How to Disagree Respectfully

How to Disagree Respectfully

Regardless of your political leanings, we can all agree that these are highly charged times. Opinions are varying and different and we aren’t always taking the time to listen to one another. In fact, we often just speak louder, thinking that will get the other person to listen. Spoiler alert: that doesn’t work.

In DBT, we spend a lot of time talking about how to be interpersonally effective. In fact, there is an entire module specifically focused on how to keep relationships healthy and strong, how to ask for what you want clearly, and how to set limits and boundaries if that is what you need. All these skills are necessary when we disagree with people in our lives. They help us to communicate effectively and disagree respectfully.

In order to maintain healthy relationships, we want to focus on the GIVE skill, highlighted by Marsha Linehan in her DBT Skills Training Manual.

The GIVE acronym stands for:

  • (be) Gentle
  • (act) Interested
  • Validate
  • (Use an) Easy manner.

What the heck does all that mean? If we are maintaining relationships, these four elements are really important.

We want to be gentle with ourselves and others, meaning we want to be aware of our tone of voice, our mannerisms and our general interaction style. If we speak in a harsh tone, chances are, that conversation isn’t going far.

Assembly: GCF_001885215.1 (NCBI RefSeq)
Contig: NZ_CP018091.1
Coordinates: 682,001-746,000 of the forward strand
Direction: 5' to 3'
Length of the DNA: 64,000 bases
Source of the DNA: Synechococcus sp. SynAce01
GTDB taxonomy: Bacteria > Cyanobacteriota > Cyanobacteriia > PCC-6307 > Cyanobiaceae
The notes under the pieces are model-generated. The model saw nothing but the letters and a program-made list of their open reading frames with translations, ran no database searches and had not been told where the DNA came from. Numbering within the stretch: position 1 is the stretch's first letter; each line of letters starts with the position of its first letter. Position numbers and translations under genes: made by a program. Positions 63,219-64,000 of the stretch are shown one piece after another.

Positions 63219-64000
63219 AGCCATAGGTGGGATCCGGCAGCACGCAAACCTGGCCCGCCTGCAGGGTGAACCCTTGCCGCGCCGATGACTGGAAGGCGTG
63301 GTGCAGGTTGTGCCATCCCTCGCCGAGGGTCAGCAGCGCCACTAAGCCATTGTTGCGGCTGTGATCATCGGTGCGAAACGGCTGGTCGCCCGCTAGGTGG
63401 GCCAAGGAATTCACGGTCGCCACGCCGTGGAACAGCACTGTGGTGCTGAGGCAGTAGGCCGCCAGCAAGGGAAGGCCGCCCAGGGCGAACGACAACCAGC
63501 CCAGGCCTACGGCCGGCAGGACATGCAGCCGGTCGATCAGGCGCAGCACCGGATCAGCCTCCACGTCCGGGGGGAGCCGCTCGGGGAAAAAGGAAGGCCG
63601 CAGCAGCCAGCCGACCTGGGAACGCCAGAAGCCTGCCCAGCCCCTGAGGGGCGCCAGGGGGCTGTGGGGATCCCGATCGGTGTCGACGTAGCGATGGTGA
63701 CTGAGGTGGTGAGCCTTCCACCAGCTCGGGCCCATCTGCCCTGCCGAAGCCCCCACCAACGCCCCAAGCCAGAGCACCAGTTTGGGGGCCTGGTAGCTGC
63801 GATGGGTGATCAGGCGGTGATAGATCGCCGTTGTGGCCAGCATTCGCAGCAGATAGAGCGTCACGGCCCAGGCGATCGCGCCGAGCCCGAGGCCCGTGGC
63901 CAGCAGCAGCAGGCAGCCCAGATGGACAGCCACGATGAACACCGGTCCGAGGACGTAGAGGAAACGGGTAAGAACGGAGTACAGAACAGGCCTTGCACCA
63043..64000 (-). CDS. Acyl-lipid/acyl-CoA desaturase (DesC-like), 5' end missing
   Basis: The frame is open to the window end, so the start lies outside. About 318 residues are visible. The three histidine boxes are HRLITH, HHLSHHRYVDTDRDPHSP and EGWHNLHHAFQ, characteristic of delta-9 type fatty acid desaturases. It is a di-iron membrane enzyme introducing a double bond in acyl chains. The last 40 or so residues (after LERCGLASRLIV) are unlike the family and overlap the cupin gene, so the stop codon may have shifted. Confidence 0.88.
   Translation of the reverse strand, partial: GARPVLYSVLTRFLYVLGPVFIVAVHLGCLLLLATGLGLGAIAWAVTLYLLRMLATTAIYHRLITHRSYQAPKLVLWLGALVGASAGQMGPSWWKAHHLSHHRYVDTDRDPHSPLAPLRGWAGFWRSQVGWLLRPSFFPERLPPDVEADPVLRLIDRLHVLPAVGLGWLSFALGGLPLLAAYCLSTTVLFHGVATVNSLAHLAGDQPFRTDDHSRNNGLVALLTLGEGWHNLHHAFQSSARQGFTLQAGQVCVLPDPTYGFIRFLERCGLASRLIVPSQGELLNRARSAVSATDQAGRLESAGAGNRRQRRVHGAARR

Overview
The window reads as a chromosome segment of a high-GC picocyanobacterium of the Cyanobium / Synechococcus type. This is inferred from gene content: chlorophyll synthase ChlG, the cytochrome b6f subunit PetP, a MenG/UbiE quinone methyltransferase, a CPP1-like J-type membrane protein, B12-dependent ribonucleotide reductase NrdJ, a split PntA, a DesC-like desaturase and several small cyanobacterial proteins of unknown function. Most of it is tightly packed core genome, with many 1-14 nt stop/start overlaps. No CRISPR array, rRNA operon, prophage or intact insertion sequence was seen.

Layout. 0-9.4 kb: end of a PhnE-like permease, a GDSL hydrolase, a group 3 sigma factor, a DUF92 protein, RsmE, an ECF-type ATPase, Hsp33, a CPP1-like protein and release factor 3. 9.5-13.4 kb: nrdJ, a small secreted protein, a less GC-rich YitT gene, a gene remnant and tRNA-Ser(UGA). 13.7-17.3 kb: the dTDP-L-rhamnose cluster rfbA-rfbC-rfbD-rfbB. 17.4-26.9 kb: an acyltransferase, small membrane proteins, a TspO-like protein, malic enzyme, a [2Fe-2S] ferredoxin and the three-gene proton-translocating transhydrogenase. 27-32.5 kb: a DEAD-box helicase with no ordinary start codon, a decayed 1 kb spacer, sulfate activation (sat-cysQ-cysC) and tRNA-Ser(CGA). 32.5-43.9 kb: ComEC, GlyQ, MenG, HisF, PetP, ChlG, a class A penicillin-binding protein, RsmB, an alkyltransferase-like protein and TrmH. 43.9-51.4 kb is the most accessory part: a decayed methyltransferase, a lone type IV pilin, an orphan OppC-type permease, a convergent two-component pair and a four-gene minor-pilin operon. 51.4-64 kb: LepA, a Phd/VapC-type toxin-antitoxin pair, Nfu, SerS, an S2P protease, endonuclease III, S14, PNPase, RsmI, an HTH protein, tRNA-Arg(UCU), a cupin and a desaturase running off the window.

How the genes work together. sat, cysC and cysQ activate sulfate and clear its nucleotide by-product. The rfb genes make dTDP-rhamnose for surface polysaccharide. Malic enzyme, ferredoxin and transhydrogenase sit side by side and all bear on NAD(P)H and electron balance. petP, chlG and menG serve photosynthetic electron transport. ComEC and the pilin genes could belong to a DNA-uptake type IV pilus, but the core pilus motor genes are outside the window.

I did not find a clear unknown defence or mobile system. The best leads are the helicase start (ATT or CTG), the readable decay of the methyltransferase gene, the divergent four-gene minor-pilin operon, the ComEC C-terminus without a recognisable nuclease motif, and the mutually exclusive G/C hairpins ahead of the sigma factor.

Next, we want to act interested. Notice it does not say you have to BE interested. Sometimes, what is important to one is not important to another. What’s important is that we engage and participate. Sometimes, we may have to fake it a little.

Validation is one of the most important skills to utilize, especially when you don’t agree. To validate means to acknowledge another person’s experience, to recognize that you can understand how they feel, what they are thinking and why they may be acting in a certain way. Validation DOES NOT mean you approve of what another is doing; it just means you can understand the emotion. Validation is incredibly important and that recognition of another individual’s experience can help lessen the intensity of a conflict. With all the emotions running at an all time high, lessening the intensity is ideal.

Lastly, it’s important to use an easy manner. This does not mean be overly soft if you disagree. However, attacking, belittling or putting someone down is not a way to be heard, nor will it help to maintain a relationship. So, take a deep breath and settle yourself before responding. Work on getting grounded, so you can respond in a calm and measured manner.

Emotions often impair our judgement and can make it hard to communicate with people in our lives effectively. If we can slow ourselves down to utilize a skill like GIVE, we might find that our interactions improve, as well as our relationships. In these times, when our emotions are running at an all time high, what could be better than that?

Authored by:  Dr. Jennifer Hartstein